The thought of deportation is scary on its own, but once children are part of the scenario, it can become downright terrifying to think about what might happen to them if a parent is faced with a deportation notice.

It may help to know that there are certain policies in place to protect parental rights, regardless of their immigration status, one of which is called the Detained Parents Directive.

Under this policy, the US Immigration and Customs Enforcement (ICE) should attempt to accommodate the parent’s wishes to arrange for their children’s care before contacting local child welfare of law enforcement to take temporary custody, meaning, you will have a say in what happens to your children should you get deported.

You will still be forced to make some incredibly difficult decisions about your children’s future and their new living situation. The following are the three most common choices.

  • Children are deported with the parent. This is the most common option. Parents will usually not leave their children in the US while returning home by themselves.

  • Children stay in the US with a guardian. Another option is to sign over physical and legal custody rights to a trusted guardian in the US, such as a family member or a close family friend.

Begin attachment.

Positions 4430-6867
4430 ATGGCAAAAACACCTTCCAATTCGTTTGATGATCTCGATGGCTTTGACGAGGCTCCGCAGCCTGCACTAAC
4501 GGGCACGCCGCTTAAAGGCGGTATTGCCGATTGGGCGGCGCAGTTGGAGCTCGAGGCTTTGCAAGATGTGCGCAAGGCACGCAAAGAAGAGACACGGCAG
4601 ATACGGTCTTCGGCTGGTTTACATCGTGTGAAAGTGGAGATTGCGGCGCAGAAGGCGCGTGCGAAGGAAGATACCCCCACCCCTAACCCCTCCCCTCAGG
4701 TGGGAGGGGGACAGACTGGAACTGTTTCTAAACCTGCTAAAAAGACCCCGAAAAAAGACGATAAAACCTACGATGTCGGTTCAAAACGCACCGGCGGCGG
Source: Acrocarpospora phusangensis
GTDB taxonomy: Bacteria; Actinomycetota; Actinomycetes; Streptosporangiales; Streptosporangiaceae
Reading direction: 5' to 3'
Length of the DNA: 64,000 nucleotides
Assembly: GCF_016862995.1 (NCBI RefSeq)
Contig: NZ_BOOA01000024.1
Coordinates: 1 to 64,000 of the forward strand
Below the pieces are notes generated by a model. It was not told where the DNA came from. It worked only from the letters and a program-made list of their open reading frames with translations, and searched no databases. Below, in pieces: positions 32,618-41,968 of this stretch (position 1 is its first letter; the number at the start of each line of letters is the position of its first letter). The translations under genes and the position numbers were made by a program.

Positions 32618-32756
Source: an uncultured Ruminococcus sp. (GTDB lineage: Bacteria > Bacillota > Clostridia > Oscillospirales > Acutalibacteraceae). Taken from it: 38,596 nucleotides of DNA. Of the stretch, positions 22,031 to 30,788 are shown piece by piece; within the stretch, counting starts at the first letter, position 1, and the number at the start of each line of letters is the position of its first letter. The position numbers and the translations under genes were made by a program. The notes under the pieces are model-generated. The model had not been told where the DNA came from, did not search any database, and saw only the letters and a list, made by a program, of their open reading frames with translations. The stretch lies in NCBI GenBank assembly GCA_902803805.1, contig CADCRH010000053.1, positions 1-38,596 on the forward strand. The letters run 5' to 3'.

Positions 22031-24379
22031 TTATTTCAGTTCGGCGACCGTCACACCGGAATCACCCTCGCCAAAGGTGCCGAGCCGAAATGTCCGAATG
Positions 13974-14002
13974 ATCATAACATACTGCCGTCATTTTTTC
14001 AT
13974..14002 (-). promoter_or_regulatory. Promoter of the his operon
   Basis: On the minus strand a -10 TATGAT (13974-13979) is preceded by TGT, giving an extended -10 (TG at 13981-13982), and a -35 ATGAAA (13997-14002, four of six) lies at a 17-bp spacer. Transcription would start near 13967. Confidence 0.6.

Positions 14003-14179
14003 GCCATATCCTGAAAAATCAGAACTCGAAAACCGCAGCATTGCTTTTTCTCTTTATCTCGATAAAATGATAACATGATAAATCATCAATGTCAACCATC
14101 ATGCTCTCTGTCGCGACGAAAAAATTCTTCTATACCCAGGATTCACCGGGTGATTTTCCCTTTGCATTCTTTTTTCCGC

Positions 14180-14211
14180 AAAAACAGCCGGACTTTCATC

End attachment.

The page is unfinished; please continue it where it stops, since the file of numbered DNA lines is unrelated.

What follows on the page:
• Children enter the Foster Care System. If neither of the above options are chosen for a child’s future, minor children will most likely end up in the Foster Care System.

None of these options are free of stress and heartache. So if you are worried about deportation, aren’t sure of your rights or the exact terms of your visa, we urge you to get in touch today to discuss your case, sparing you from having to make these difficult decisions about your children’s futures down the line.

Can I ever come back to the US after being deported?

If you are worried about getting deported, you may also wonder if you will ever get the chance to re-enter the US again. Once deported, it can be hard to get another visa allowing re-entry. In most cases, deportees are banned from re-entering the United States between 5 and 20 years. And non-citizens who have been deported for committing an aggravated felony or having tried to re-enter illegally after deportation may be banned permanently.

While it is difficult to get another visa, it’s not entirely impossible. Eligibility to return to the Us is very much dependent upon the reason why the person was deported in the first place and the number of violations on their record, among many other reasons

In some cases, people have been deported by mistake and after a while, new evidence has surfaced working in their favor, allowing a reopening or reconsidering of a deportation case.

In most situations, however, should you wish to come back to the US after being deported, you will have to start the procedure from scratch again, providing evidence and hoping you will be deemed eligible once more.

The whole process is scary, lengthy, and complex. It’s easy to lose hope and feel lost. At the Law Offices of Jennifer L. Bennett, we are here to back you up and guide you through the whole process, strengthening your case and setting you up for success.

Contact us today for help with your deportation case.